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Mississippi State on trying to schedule tougher: 'We've contacted all 51 teams'

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The new SEC scheduling rule won't affect many SEC teams, but it will cause a shake-up for Mississippi State.

Thomas Campbell-USA TODAY Sports

The SEC has a new mandate requiring its teams to schedule at least one out-of-conference opponent from the "Power 5" conferences each season. For teams with permanent in-state rivalries in the ACC, that decree didn't mean much. But schools like Mississippi State are now taking a noticeable step up.

Since 2006, Ole Miss and Mississippi State have had the most years (three) without scheduling a power conference opponent. In 2012, the Bulldogs swept Jackson State, Troy, South Alabama and Middle Tennessee State. This season they'll face Southern Miss, UAB, South Alabama, and Tennessee-Martin.

But since the league introduced the rule in the spring, MSU has locked in one-and-one deals with Arizona, NC State, and is "close" to finishing up an agreement for a one-and-one against Kansas State.

Competing in the brutal SEC west, MSU traditionally built schedules with bowl eligibility as its paramount concern. But head coach Dan Mullen's steady rebuilding of the Bulldogs has coincided with the league's concerns about public perception, as the Big Ten, Big 12 and Pac-12 have all opted to move to a nine-game schedule.

"Now it's a different approach than we've taken to scheduling," Mullen said at SEC Media Days. "We've tried to play a lot of regional games. Good or bad, one reason we do that, is these are young kids whose parents come to every game. If we're playing a bunch of games on the West Coast, their parents can't see them play. We're gonna schedule who's out there. We'll go play teams that are out there. We played Oklahoma State last year in Houston. I don't think it was that we were against doing that. It was that we were trying to find regional games."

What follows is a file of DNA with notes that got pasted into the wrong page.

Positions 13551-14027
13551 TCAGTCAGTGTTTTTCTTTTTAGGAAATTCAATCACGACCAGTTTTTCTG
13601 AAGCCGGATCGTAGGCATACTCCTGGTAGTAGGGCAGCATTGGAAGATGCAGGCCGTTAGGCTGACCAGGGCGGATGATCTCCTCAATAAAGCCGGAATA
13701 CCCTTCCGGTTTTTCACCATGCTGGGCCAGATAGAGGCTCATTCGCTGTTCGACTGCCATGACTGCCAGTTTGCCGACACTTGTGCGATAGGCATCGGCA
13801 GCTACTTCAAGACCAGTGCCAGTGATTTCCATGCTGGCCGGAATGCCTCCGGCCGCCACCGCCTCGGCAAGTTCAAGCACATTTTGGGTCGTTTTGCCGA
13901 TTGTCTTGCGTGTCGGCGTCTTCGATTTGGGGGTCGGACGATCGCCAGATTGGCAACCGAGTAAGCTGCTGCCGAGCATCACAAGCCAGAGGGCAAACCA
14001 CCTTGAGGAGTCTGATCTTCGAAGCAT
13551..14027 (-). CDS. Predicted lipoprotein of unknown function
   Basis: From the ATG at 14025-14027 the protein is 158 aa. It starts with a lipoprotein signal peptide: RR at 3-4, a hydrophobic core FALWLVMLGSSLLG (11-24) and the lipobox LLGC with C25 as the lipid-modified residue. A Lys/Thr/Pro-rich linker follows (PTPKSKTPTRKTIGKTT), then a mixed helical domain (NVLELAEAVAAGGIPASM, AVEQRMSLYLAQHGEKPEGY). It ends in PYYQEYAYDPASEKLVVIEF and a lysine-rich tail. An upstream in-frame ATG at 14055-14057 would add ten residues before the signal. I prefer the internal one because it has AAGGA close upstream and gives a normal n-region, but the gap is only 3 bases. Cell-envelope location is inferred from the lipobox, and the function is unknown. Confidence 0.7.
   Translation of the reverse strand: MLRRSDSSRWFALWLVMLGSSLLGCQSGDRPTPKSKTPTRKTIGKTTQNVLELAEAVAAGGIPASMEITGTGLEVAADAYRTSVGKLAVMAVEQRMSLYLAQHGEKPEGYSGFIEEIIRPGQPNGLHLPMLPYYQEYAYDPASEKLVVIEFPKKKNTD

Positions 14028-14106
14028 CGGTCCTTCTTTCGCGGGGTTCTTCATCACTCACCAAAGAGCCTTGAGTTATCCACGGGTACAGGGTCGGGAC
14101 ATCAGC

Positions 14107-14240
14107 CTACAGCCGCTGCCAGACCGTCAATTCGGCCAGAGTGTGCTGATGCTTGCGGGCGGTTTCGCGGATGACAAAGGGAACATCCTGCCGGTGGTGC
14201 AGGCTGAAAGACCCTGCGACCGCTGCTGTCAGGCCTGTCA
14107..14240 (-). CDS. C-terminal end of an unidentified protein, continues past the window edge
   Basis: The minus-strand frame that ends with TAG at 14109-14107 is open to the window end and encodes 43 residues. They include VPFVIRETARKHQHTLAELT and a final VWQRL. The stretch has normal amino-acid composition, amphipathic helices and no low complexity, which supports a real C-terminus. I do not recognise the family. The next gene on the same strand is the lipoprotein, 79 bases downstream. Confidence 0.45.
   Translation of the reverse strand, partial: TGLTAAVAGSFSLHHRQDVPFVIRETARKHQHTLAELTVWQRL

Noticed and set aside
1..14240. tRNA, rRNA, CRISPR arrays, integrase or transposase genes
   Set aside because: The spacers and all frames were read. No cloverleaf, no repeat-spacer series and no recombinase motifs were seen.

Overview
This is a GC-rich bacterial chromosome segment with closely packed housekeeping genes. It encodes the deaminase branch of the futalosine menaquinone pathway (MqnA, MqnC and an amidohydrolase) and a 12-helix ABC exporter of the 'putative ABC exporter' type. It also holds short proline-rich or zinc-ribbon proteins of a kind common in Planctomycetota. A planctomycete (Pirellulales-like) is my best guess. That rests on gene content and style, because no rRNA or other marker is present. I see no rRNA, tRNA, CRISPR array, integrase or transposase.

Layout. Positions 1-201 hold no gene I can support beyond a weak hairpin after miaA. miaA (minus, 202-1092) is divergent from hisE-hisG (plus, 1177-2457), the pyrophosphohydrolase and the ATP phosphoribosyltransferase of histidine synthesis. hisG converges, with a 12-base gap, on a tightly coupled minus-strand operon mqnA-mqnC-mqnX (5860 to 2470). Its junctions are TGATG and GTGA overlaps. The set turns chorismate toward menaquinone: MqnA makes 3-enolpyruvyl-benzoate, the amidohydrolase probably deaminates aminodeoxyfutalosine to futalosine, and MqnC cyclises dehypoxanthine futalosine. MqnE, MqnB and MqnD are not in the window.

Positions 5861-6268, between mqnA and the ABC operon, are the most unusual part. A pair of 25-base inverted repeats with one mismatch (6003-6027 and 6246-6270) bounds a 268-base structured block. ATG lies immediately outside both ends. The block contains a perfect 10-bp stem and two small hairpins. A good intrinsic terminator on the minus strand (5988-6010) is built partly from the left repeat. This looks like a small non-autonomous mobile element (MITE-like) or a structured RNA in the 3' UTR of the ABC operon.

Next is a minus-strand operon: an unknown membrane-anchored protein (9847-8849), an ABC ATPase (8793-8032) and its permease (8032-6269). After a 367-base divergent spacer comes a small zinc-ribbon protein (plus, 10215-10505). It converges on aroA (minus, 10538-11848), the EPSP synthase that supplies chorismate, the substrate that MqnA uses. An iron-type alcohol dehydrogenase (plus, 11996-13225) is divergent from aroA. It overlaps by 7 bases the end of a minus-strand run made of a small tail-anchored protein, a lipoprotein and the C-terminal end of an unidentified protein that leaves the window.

Mississippi State athletic director Scott Stricklin has spent the offseason working the phones -- and Twitter -- to lock in games, but according to Stricklin, the mandate alone is not enough.

"We've found some difficulty in the process. Teams certainly might want to schedule a SEC team, but to look at a team like Mississippi State that's been successful, they might not want to play us or feel like it's not enough of a sexy matchup."

Stricklin still has work to do. The Bulldogs still need to schedule a Power 5 team for 2016 and 2017.

"We've already contacted all 51 teams [ACC, Big Ten, Big 12, Pac-12 and Notre Dame] and we're still trying to work something out. It's not easy sometimes," Stricklin said.